This Sight is Continuously Evolving


The Rocky's


In the summer of 2001 we (my owner Marty, his girlfriend Patti and I) left our home in Northern California and headed for The Rocky Mountains. Our first destination was Pole Bridge Montana and the Rocky Mountain National Primitive Rendezvous. To get to Montana we followed much of the old immigrant trail across The Sierras and the wastes of Nevada now known as Interstate 80. At Wells Nevada we turned north toward Twin Falls Idaho where we crossed the Snake River. We continued north through Sun Valley and I trudge over the 8701ft. high Galena Pass. We had a beautiful view of the Saw Tooth Mountains from the other side of the pass. We then dropped into the valley of the east fork of the Salmon River which we followed north seeing herds of elk grazing in the meadows along its banks. We spent the night in Salmon Idaho and the next day drove passed Pole Bridge Montana to the Rendezvous. Marty and Patti camped for the week at the rendezvous along the banks of the Flat Head River.
Of course I had to stay in the parking area because vehicles are not welcome in a rendezvous camp. 
After sitting around in the parking area for a week, I was happy to see Marty and Patti arrive with their camping stuff so we could continue our trip.

We left the Rendezvous and headed for Glacier National park. It is a long hard clime from the entrance of the park to the summit of the "Going To The Sun Highway" but the scenery is spectacular.

The next day we headed south through beautiful Montana. Marty and Patti decided to stop at a camp ground near the town of Seely Lake. I was having problems with the new electric fuel pump that Marty had installed just before the trip so he bought a new mechanical fuel pump for me in town. The next morning Marty installed the new fuel pump. Now, running much better, we headed south again crossing Idaho and arriving at Salt Lake City Utah late in the afternoon.
Boy was I tired.
The plan was to take Patti to the Air Port the next day, put her on a plane for San Francisco and pick up Tom, (Marty's Brother-in-law) who would be arriving from San Francisco. Tom would accompany us for the remainder of the trip.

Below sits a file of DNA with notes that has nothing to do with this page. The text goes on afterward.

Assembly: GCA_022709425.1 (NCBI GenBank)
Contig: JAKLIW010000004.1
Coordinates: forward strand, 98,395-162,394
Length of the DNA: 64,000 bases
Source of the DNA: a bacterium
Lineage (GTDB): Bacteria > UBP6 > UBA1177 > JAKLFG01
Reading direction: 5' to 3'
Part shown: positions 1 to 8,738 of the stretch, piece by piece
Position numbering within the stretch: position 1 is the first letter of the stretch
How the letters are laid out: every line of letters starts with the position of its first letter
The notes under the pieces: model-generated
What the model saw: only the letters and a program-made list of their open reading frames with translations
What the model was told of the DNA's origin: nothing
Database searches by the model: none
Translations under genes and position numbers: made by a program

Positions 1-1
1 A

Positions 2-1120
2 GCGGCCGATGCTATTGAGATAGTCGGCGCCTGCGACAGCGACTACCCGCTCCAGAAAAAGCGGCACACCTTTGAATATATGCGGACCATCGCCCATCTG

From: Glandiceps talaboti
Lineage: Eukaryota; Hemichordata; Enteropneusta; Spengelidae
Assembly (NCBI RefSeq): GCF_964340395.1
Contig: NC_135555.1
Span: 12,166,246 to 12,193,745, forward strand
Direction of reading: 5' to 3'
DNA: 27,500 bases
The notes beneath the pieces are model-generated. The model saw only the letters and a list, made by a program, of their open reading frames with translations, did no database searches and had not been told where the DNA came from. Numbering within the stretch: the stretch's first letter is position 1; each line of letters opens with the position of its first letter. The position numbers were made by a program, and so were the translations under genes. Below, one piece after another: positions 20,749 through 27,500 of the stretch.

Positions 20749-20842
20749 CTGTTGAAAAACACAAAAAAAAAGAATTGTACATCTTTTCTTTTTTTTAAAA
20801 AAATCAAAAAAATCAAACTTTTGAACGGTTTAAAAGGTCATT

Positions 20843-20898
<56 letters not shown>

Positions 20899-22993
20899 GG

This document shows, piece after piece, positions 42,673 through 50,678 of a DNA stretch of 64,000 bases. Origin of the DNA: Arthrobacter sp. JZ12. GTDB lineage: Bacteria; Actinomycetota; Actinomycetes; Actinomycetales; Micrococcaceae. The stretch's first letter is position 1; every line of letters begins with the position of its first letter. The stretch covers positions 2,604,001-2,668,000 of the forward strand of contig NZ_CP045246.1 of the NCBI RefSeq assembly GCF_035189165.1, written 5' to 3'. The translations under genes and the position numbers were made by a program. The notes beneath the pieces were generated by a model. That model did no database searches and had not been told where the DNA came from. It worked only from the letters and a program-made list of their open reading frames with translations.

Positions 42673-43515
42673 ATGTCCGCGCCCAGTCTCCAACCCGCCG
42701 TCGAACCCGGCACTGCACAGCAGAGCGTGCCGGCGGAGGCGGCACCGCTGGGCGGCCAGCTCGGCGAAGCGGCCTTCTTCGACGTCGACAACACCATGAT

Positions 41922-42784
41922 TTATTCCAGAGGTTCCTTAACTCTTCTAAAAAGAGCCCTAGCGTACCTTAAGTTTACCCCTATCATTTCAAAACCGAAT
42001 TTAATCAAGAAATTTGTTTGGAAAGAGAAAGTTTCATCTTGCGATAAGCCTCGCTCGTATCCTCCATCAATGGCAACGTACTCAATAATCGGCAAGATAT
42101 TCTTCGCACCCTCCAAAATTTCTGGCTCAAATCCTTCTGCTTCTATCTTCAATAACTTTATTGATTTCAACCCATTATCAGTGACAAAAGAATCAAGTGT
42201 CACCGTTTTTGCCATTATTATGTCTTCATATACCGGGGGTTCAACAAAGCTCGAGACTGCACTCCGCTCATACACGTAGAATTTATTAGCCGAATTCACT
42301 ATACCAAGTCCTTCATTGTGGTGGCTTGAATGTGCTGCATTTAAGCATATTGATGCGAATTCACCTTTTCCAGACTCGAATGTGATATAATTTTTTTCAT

I got lucky and didn't have to take them to the airport because there was a free shuttle available. My old engine was getting tired and it was starting to burn oil which is something that it had never done before so I welcomed the rest. I don't like driving in traffic anyway.

Finally Tom and Marty showed up and we were off on another adventure.
Our first destination was the area around Cokeville Wyoming. Tom and Marty have a friend named Woodrow who is a cowboy on a large ranch near Cokeville and they planned to spend some time with him. We arrived at Woodrow's camp in the evening. The camp is on the Smith fork of the Bear River. We spent about a week at Woody's checking out the many old abandoned cabins, doing some exploring of the local area. Of course Marty had to do some fishing and a little horse  riding.
I don't know what he sees in those horses. Smelly things. They don't look very comfortable to ride. Ok, so maybe they can go places that I can't but they are awful slow.

After a week at Woodrows it was time to move on.

The plan was to try and stay mostly on back roads from Woody's to the town of Cody Wyoming. Unfortunately there is a large section of wilderness area between the two places so we eventually had to travel on blacktop from Dubois to Cody.